Managing an uncertain future: climate change adaptation strategies for California's water

Department of Water Resources

Climate change is already affecting California’s water resources. Bold steps must be taken to reduce greenhouse gas emissions. However, even if emissions ended today, the accumulation of existing greenhouse gases will continue to impact climate for years to come. Warmer temperatures, altered patterns of precipitation and runoff, and rising sea levels are increasingly compromising the ability to effectively manage water supplies, floods and other natural resources. Adapting California’s water management systems in response to climate change presents one of the most significant challenges of this century.
What we know:
• Historic hydrologic patterns can no longer be solely relied upon to forecast the water future;
• Precipitation and runoff patterns are changing, increasing the uncertainty for water supply and quality, flood management, and ecosystem functions;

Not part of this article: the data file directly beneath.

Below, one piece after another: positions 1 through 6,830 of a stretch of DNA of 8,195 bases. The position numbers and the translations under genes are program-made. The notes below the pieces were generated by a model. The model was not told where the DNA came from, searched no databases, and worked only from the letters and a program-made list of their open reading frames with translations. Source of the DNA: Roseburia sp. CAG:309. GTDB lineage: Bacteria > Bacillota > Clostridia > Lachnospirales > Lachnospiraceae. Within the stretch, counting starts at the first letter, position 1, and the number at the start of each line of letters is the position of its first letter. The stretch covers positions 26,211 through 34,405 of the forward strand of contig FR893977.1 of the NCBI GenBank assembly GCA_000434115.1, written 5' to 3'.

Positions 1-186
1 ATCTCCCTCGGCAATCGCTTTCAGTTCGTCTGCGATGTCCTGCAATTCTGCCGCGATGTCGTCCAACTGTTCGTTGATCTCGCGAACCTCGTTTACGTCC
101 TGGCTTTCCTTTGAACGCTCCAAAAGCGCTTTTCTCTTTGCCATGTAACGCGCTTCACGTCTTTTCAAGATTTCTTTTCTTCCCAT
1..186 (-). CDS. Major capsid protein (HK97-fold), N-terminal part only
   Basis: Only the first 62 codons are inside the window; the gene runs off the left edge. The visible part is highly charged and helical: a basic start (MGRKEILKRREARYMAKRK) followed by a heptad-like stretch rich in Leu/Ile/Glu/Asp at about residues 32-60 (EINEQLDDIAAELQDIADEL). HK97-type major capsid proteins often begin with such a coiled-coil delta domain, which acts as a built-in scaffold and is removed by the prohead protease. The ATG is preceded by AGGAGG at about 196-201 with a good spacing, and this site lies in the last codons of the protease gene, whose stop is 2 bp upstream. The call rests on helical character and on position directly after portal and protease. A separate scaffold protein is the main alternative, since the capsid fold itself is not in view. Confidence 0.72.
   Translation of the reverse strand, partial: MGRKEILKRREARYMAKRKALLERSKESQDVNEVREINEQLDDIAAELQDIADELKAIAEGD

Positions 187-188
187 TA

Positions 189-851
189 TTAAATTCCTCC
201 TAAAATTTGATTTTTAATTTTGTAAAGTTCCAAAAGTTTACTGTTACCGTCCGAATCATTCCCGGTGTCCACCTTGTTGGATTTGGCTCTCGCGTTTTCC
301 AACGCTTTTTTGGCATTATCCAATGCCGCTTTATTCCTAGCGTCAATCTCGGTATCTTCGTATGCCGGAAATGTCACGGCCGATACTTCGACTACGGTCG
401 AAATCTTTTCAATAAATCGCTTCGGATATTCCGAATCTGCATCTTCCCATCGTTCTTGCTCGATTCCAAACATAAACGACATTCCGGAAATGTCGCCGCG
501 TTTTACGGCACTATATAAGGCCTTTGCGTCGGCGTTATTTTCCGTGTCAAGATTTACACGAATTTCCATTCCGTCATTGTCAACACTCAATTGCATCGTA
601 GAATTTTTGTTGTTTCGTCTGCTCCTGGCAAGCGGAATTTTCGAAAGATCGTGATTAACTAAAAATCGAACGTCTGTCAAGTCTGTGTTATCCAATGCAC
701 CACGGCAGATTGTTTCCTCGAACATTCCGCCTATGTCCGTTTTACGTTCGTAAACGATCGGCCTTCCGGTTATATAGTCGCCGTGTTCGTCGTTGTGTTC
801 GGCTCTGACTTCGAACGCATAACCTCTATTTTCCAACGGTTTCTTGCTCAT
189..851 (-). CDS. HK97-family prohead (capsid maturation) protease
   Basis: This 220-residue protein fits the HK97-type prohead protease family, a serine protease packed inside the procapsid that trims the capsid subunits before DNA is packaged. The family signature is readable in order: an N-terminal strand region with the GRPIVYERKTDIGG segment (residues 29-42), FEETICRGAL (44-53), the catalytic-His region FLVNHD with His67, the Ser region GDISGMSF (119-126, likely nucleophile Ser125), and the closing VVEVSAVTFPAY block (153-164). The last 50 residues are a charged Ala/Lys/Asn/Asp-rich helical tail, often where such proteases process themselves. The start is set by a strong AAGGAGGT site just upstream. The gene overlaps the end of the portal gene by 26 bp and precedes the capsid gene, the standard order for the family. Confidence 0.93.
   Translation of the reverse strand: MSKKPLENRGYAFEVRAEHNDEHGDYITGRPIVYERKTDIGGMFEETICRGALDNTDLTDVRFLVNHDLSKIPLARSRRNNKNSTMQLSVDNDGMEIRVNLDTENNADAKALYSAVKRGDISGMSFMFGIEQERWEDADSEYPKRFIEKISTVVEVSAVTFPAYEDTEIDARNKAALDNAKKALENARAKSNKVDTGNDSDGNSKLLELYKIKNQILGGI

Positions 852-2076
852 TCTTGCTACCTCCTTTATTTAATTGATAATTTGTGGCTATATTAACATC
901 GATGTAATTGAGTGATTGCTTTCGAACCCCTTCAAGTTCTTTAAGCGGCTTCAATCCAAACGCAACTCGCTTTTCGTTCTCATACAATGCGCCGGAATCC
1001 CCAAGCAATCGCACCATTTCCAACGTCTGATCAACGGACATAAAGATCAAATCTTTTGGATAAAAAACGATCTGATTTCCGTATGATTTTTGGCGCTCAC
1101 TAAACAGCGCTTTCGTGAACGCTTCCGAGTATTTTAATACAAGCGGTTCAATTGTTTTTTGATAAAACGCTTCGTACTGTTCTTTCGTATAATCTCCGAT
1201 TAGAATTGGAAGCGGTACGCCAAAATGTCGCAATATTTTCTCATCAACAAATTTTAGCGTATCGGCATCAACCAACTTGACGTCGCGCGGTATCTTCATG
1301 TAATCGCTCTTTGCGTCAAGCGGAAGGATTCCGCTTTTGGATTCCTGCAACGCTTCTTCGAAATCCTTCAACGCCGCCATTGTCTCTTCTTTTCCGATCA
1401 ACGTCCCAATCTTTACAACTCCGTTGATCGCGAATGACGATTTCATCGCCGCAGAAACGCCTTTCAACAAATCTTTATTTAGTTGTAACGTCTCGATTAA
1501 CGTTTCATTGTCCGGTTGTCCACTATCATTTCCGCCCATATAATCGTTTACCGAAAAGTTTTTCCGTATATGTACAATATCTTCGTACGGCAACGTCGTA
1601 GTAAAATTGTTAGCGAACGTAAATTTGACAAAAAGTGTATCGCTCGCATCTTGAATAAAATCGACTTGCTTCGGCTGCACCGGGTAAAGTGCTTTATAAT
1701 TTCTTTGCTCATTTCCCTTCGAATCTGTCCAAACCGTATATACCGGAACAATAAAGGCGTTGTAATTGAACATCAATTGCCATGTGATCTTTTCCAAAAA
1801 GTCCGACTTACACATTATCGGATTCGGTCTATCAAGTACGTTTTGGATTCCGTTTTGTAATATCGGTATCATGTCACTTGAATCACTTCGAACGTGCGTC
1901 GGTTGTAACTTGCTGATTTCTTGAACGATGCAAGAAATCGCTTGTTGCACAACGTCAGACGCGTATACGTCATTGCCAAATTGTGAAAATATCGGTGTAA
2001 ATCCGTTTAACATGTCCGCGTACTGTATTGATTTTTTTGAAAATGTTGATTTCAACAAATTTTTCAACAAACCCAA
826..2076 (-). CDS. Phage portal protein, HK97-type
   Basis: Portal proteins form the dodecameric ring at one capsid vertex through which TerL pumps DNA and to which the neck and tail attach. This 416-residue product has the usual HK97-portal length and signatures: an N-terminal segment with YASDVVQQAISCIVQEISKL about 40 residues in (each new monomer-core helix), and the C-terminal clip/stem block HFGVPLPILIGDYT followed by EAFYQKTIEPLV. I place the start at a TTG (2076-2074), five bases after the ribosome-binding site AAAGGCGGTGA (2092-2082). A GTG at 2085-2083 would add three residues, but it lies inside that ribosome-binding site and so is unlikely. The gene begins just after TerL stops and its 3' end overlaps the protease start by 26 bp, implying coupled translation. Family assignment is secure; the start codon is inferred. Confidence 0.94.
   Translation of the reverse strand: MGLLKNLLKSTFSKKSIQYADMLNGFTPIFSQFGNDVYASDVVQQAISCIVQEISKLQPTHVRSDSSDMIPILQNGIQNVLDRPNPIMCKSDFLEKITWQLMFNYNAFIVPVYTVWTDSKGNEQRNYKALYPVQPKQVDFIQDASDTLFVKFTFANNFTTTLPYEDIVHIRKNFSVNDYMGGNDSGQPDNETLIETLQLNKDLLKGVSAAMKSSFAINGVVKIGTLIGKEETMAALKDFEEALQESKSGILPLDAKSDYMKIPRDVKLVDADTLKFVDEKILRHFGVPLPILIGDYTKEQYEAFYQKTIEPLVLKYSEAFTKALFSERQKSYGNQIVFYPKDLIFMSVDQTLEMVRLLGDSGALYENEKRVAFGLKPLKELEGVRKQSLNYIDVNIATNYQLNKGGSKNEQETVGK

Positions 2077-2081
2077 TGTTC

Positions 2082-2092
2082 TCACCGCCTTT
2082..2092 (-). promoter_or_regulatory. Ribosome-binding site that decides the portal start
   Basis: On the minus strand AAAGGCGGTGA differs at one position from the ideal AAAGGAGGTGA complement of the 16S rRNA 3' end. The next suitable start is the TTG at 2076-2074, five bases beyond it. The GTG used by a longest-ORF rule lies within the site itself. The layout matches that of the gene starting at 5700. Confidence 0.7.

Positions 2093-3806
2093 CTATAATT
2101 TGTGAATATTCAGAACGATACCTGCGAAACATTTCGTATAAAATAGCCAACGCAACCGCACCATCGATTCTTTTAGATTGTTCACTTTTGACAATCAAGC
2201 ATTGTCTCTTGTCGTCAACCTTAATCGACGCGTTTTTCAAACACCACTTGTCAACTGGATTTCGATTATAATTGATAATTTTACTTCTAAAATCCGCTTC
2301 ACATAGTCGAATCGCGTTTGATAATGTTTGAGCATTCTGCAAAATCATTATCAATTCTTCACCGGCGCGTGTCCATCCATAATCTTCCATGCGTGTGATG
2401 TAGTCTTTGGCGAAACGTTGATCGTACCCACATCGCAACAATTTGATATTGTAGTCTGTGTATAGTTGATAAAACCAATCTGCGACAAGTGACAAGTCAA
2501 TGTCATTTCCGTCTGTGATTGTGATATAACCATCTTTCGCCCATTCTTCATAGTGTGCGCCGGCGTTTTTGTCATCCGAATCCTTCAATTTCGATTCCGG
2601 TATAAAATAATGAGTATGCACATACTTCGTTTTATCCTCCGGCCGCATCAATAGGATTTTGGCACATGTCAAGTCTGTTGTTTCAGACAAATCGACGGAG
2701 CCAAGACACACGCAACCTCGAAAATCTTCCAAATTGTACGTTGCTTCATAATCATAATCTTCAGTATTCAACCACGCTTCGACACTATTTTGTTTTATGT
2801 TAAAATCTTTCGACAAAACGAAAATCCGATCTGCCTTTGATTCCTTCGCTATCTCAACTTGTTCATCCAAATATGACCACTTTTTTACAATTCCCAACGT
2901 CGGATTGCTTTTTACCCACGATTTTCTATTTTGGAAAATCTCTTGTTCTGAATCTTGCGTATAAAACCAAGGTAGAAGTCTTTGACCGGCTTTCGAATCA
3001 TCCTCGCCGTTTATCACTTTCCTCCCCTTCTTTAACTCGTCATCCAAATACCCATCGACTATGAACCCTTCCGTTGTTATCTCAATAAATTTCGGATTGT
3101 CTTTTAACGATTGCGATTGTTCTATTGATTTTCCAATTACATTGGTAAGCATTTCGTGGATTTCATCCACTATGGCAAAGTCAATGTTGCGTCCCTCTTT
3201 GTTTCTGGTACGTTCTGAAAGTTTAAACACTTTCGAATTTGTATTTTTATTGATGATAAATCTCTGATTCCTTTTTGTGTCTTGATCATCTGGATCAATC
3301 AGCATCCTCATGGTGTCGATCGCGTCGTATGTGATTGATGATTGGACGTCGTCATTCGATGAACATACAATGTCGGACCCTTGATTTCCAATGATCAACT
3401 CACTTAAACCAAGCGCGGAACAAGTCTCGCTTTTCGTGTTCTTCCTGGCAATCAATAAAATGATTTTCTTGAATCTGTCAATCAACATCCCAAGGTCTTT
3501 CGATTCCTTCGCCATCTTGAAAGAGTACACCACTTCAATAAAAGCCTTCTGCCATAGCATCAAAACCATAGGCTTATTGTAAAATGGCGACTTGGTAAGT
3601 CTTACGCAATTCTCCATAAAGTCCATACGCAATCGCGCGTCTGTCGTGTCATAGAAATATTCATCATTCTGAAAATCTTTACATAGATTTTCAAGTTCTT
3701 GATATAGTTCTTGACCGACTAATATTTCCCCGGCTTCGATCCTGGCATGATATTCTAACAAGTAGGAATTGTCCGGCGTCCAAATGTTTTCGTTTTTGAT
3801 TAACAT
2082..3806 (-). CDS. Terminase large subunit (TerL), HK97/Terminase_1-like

• Significant and ongoing investments must be made in monitoring, researching, and understanding the connection between a changing climate, water resources and the environment;
• Extreme climatic events will become more frequent, necessitating improvements in flood protection, drought preparedness and emergency response;
• Water and wastewater managers and customers – businesses, institutions, farms, and individuals – can play a key role in water and energy efficiency, the reduction of greenhouse gas emissions, and the stewardship of water and other natural resources;
• Impacts and vulnerability will vary by region, as will the resources available to respond to climate change, necessitating regional solutions to adaptation rather than the proverbial one-size-fits-all
approach; and
• An array of adaptive water management strategies, such as those outlined in this White Paper, must be implemented to better address the risk and uncertainty of changing climate patterns.


Department of Water Resources. 2008. Managing an uncertain future: climate change adaptation strategies for California’s water. The Resources Agency, State of California, Sacramento, CA. Retrieved from